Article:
Is Parental Discipline a Black and White Issue?

Let’s be clear from the start: this is not just about Toya Graham.

Toya Graham is the woman captured on video physically disciplining her son for throwing rocks at police officers during the Baltimore protests, hitting him several times in the face and head, forcefully removing his hoodie, and pushing him away from the crowd while swearing and yelling at him.

The clip went viral, and Graham was quickly labeled “Mother of the Year.” Baltimore Police Commissioner Anthony Batts praised her actions, saying, “I wish I had more parents that took charge of their kids out there tonight.” Some on my Facebook feed applauded her actions, quoting Scripture as support: Train up a child in the way he should go, and when he is old, he will not depart from it.

But after the video made its rounds on social media and news sites like CBS, other opinions began to emerge. Graham was branded a child abuser and a prime example of violence begetting violence. Calls of “racist” were directed from and to both camps of opinion, rendering discipline an issue of race, class, and cultural norms.

You can read the rest of this very non-controversial article (haha) at Christianity Today’s Her.meneutics
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Give it a Rest, Already.

What started as sniffles turned into a full-blown, wear-your-bathrobe-all-day cold. Nonetheless, I knew I would have no break from childcare, housework, or client demands. My husband pitched in more than usual, and I allowed the kids extra TV time. Otherwise, I plowed on, my “sick days” looking barely different than any other day—save for doses and doses of meds and piles of tissues.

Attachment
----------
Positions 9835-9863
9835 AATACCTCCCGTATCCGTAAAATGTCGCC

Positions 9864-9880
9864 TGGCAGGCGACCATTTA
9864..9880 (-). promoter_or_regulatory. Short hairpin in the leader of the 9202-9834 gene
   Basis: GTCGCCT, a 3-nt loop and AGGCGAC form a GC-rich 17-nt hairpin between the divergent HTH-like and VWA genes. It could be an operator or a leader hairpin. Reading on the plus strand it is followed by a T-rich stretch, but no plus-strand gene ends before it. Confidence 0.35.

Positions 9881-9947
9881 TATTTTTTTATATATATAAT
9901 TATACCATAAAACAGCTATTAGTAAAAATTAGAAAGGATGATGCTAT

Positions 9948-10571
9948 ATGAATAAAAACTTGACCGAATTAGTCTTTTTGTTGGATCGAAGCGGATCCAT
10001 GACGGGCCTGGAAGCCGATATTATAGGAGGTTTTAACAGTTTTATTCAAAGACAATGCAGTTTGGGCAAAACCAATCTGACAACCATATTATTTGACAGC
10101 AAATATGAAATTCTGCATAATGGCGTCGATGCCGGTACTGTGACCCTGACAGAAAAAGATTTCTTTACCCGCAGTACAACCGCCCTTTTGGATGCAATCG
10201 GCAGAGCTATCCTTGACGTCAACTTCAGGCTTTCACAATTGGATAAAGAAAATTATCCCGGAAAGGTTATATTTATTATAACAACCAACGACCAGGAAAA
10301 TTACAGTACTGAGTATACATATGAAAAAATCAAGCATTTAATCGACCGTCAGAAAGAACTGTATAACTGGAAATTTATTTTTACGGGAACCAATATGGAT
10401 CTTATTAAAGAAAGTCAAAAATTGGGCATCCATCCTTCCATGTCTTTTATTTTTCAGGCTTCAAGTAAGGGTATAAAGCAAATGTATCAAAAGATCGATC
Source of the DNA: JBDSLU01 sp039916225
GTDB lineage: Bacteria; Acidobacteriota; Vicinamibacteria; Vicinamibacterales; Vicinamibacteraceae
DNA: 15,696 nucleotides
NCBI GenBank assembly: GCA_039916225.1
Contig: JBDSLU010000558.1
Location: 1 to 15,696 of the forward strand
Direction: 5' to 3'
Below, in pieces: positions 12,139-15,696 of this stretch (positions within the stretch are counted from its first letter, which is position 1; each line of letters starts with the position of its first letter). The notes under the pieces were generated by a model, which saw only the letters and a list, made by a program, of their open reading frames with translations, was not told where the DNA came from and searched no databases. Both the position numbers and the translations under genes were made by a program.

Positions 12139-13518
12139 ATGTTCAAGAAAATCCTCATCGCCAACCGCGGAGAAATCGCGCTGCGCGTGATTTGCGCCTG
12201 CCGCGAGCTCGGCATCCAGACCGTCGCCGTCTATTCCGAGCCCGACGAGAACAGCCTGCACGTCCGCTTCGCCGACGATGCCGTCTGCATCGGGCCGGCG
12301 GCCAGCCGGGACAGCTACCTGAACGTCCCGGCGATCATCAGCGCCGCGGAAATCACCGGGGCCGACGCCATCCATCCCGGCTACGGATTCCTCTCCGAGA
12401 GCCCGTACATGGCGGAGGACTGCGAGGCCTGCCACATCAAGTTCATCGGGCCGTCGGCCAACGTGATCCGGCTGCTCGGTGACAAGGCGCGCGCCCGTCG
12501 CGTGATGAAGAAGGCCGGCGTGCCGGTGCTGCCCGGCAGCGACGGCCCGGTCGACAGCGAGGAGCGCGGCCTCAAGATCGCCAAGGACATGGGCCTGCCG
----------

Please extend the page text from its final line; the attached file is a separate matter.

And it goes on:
According to Jessica Turner, author of the new book The Fringe Hours, and Brigid Schulte, author of New York Times bestseller Overwhelmed: Work, Love, and Play When No One Has the Time, my response is the norm for women today. Both write how women have become so caught up in today’s quest to have and do it all that their bodies, minds, and souls have forgotten how to engage in of “me time,” self-care, and leisure, even when they need it most.

We desperately need to be refreshed. Or even just a nap.

Overwhelmed begins with a disbelieving scene: sociologist and time expert John Robinson exams a time journal Schulte has meticulously kept for a year and half. Schulte sees an over-busy and burdened schedule without even a minute to spare on herself; Robinson sees hours upon hours of what he deems leisure time. “Women have… at least 30 hours of leisure time each week,” he states, the implication being that they simply don’t know how to find or use it. He points to two hours Schulte spent waiting on a tow truck when her car broke down and calls it leisure time. The same for the 20 minutes she spent listening to the radio one morning while struggling to get out of bed. As infuriating as this may seem, when your life is inevitably bound to be busy and overscheduled, those periods matter.

It’s exactly those spots of not-quite-downtime that Turner, a working, blogging mother of three, embraces in her book The Fringe Hours. There are “little pockets of time throughout the day that often go underused or are wasted altogether,” she said. “If not intentionally redeemed, [these] fringe hours slip thorough one’s fingers like sand.”

You can read the rest of today’s post at Her.meneutics, Christianity Today’s blog for women.

Mythbusting for Foster Parents